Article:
International Food Security to Improve by 2030; COVID-19 Related Income Declines in 2020 Temper Overall Improvement

Grain and hands

Hundreds of millions of people around the world are food insecure. Income, food prices, and economic inequality are major determinants of how much access people have to food, while agricultural production and market conditions affect how much food is available. Widespread food availability, rising income levels, and low food prices improve a country’s food security. Conversely, shocks to income, prices, or food supply can decrease food security, especially for the poor.

Each year, the USDA, Economic Research Service (ERS) report International Food Security Assessment, 2020-2030 (IFSA) uses these determinants to analyze food security conditions in 76 low- and middle-income countries, all of which are historic or current food aid recipients. Special to this year’s report is an analysis of the effect of income losses associated with the COVID-19 pandemic on present and future food security.

The IFSA uses a model to project food demand based on changing income levels and food prices in the 76 countries through 2030. Food insecurity is evaluated for each country by estimating the share of the population that is unable to reach a caloric target of 2,100 calories per person per day. That average daily calorie level, set by the United Nations, is an internationally accepted recommendation for sustaining a healthy and active lifestyle. The food gap, defined as the amount of food needed for all food-insecure people to reach the caloric target, indicates the intensity of food insecurity.

More than One-Fifth of a Population of 3.8 Billion May Lack Access to Sufficient Caloric Intake

The ERS food security model shows that for 2020, the number of food-insecure people is estimated at 921 million. This would mean that 24 percent of the total population of 3.8 billion in the 76 countries studied is unable to access 2,100 calories a day. When researchers factor COVID-19 into the scenario, the estimated number of food-insecure people is 21 percent higher than it would have been otherwise, driven by declines in income associated with drops in gross domestic product (GDP)—the value of goods and services generated in the countries studied. Most of the additional 160 million people estimated to be food insecure because of COVID-19-related declines in GDP are in Asia (106 million) and Sub-Saharan Africa (42 million) (see figure below).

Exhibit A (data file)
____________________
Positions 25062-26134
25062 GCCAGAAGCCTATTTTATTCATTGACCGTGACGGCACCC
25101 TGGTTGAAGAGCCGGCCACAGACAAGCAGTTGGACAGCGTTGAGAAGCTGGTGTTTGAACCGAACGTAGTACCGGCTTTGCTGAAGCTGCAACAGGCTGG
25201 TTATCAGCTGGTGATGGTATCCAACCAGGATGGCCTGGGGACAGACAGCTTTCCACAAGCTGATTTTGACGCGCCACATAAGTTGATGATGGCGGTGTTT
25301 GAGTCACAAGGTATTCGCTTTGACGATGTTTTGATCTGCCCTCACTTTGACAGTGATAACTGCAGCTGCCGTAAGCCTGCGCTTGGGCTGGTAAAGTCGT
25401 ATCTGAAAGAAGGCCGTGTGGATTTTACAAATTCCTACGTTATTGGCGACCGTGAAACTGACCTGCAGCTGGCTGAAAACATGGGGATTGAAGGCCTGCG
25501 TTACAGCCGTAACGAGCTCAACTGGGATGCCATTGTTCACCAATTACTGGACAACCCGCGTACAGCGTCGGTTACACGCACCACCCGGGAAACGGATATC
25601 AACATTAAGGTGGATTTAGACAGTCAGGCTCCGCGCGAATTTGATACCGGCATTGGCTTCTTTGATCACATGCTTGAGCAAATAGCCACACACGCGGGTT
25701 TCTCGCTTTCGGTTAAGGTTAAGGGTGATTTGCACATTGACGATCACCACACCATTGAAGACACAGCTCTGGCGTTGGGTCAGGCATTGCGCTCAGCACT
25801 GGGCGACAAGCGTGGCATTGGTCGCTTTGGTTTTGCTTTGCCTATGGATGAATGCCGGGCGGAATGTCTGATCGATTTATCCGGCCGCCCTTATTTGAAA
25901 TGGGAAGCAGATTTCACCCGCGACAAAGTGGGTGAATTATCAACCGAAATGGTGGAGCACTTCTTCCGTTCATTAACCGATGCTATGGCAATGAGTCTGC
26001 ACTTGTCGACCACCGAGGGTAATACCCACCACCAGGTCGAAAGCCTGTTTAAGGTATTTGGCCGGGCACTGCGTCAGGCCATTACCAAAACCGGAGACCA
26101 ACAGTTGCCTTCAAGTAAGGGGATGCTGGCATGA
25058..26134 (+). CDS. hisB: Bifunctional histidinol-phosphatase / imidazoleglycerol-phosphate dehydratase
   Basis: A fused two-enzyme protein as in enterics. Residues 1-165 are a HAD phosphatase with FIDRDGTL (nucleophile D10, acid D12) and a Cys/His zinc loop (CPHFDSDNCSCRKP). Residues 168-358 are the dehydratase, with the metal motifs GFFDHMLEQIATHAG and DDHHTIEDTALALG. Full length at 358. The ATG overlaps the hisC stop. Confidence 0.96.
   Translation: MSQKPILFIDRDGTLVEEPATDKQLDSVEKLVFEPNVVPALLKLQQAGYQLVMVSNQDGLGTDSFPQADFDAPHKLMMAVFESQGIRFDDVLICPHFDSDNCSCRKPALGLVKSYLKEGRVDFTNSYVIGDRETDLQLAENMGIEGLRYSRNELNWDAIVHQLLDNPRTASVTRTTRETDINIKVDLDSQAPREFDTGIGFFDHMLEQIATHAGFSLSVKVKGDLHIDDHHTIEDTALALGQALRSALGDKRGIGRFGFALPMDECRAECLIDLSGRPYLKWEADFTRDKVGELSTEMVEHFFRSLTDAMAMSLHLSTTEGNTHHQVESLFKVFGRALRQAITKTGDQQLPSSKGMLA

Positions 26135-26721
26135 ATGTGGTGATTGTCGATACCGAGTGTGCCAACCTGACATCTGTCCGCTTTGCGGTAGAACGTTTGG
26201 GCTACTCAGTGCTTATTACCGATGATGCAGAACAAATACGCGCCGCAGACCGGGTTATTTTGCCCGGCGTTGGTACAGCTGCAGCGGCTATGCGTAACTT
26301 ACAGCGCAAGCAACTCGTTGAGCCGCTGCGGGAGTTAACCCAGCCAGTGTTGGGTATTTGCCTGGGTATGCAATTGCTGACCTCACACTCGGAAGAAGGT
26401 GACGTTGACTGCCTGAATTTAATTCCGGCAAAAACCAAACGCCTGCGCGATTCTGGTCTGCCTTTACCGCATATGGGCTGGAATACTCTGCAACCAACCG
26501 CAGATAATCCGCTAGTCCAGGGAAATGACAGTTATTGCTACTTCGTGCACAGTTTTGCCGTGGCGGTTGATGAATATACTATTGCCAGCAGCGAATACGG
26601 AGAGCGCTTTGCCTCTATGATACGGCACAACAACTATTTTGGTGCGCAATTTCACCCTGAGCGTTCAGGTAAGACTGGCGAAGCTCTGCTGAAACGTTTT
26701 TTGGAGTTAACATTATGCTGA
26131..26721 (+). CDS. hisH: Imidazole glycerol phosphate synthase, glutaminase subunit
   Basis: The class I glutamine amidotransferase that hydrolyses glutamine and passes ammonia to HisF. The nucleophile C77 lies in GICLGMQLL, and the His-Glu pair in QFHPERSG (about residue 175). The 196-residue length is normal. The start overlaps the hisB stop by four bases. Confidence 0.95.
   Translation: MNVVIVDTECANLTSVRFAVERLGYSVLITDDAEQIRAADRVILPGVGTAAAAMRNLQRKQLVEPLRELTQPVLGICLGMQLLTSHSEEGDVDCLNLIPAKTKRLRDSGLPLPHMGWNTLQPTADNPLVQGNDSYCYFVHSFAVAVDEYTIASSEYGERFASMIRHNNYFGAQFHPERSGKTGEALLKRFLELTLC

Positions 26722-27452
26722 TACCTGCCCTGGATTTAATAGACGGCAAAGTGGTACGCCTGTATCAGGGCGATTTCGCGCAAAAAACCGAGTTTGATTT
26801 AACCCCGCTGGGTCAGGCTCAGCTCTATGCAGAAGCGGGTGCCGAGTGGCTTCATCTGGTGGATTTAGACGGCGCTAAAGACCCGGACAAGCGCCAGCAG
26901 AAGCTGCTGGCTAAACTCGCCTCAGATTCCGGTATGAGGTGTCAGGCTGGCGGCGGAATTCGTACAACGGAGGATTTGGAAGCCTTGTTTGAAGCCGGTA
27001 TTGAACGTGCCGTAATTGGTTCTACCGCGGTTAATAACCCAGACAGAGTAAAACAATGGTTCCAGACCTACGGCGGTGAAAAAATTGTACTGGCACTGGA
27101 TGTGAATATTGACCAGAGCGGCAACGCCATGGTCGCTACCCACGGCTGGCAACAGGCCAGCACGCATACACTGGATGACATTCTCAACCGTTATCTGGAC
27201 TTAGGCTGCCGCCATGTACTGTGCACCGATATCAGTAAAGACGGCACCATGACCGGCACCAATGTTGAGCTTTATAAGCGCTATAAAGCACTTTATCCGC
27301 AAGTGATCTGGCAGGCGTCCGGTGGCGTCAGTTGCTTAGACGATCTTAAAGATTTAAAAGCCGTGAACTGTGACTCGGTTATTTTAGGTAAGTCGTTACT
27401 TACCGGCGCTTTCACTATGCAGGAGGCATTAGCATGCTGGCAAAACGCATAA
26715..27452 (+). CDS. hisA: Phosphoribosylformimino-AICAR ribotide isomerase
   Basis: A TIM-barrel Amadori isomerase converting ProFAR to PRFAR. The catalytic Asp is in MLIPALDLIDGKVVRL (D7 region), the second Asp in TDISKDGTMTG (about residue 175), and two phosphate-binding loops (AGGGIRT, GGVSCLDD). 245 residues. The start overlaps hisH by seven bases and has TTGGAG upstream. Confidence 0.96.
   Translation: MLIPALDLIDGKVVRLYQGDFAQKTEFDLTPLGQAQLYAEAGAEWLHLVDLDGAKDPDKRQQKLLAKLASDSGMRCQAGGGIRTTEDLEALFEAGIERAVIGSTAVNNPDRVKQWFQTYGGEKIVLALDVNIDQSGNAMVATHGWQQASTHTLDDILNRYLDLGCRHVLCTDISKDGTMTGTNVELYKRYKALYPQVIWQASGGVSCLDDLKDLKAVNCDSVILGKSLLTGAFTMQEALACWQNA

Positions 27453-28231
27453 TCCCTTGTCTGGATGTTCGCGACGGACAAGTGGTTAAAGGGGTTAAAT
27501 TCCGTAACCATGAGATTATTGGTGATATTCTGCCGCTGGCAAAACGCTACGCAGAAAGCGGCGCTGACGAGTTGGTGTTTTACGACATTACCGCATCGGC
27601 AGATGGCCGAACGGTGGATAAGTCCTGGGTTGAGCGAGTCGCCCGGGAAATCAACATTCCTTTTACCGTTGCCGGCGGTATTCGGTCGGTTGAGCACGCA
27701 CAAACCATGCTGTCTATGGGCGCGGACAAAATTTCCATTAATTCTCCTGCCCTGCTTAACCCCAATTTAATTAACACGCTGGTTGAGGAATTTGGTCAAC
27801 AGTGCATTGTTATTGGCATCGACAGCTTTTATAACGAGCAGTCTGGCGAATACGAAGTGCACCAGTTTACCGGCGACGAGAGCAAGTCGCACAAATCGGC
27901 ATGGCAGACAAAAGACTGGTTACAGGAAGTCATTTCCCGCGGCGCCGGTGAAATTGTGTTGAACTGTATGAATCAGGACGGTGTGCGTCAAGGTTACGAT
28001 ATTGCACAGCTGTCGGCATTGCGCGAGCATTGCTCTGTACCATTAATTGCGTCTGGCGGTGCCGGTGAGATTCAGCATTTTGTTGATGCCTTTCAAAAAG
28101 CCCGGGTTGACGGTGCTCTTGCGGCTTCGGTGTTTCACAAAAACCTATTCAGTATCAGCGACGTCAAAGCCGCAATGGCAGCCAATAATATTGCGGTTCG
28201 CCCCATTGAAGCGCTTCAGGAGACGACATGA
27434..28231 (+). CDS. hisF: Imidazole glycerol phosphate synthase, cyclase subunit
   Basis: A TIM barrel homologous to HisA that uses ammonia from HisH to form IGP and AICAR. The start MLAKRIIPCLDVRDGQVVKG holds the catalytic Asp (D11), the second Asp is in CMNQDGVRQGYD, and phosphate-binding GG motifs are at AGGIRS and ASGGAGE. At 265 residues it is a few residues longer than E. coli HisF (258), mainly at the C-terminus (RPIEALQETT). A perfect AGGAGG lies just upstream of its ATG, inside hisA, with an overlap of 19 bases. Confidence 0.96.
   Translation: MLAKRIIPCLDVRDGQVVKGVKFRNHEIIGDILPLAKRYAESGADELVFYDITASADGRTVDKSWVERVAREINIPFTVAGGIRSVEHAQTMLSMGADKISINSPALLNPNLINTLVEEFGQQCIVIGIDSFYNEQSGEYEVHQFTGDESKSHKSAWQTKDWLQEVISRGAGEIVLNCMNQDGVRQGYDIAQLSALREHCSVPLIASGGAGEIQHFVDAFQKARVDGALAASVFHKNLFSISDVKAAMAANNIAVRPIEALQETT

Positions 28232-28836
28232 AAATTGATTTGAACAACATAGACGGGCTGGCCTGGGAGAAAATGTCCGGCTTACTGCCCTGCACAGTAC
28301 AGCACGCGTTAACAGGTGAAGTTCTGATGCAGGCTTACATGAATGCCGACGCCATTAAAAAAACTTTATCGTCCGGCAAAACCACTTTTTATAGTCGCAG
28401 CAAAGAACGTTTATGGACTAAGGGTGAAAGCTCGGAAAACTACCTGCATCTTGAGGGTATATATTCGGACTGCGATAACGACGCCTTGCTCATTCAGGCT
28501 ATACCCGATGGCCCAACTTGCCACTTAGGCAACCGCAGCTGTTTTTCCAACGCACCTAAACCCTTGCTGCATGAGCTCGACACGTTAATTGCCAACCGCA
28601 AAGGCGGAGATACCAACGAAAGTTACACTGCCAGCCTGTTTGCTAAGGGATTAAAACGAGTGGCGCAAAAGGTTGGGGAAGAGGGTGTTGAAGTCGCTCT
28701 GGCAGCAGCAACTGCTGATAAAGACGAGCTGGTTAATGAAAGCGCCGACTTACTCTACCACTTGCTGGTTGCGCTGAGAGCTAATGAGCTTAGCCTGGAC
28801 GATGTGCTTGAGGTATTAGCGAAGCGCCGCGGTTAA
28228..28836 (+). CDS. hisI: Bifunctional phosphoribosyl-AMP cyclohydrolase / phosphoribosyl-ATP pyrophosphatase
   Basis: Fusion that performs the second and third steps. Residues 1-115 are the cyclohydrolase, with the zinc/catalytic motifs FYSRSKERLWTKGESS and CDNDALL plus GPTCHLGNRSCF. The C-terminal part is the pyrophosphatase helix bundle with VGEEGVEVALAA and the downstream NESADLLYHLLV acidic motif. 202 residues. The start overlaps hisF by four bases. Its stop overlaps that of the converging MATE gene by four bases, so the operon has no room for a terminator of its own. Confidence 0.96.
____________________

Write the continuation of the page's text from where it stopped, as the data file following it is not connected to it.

Notwithstanding the GDP impact from COVID-19, anticipated future income growth, relatively stable food prices, and greater macroeconomic stability in the coming decade are projected to reduce the share of the population that is food insecure in the 76 countries to 11.6 percent by 2030 and the total number of food-insecure people in those countries to 513 million. However, estimates put the number of food-insecure people in 2030 at 56 million more than it would have been had the worldwide economic downturn caused by the pandemic not occurred.

Demand for food in the countries studied is expected to grow at an annual rate of 2.6 percent from 2020 to 2030, compared with 2.0 percent for food production, as world food prices remain low and incomes begin to rise over the medium term. Trade has a vital role in addressing the gap between demand and production in the 76 countries, assuring more food security in the coming decade.

Income Per Capita To Increase Despite Drag From COVID-19, Improving Food Security

Low food prices and rising incomes can improve a country's food security situation by enabling people to more readily afford and access food. This year’s IFSA examines the effect of income shocks by providing projections for both pre- and post-COVID-19 conditions and compares the difference between them to assess the impact of the pandemic on food security.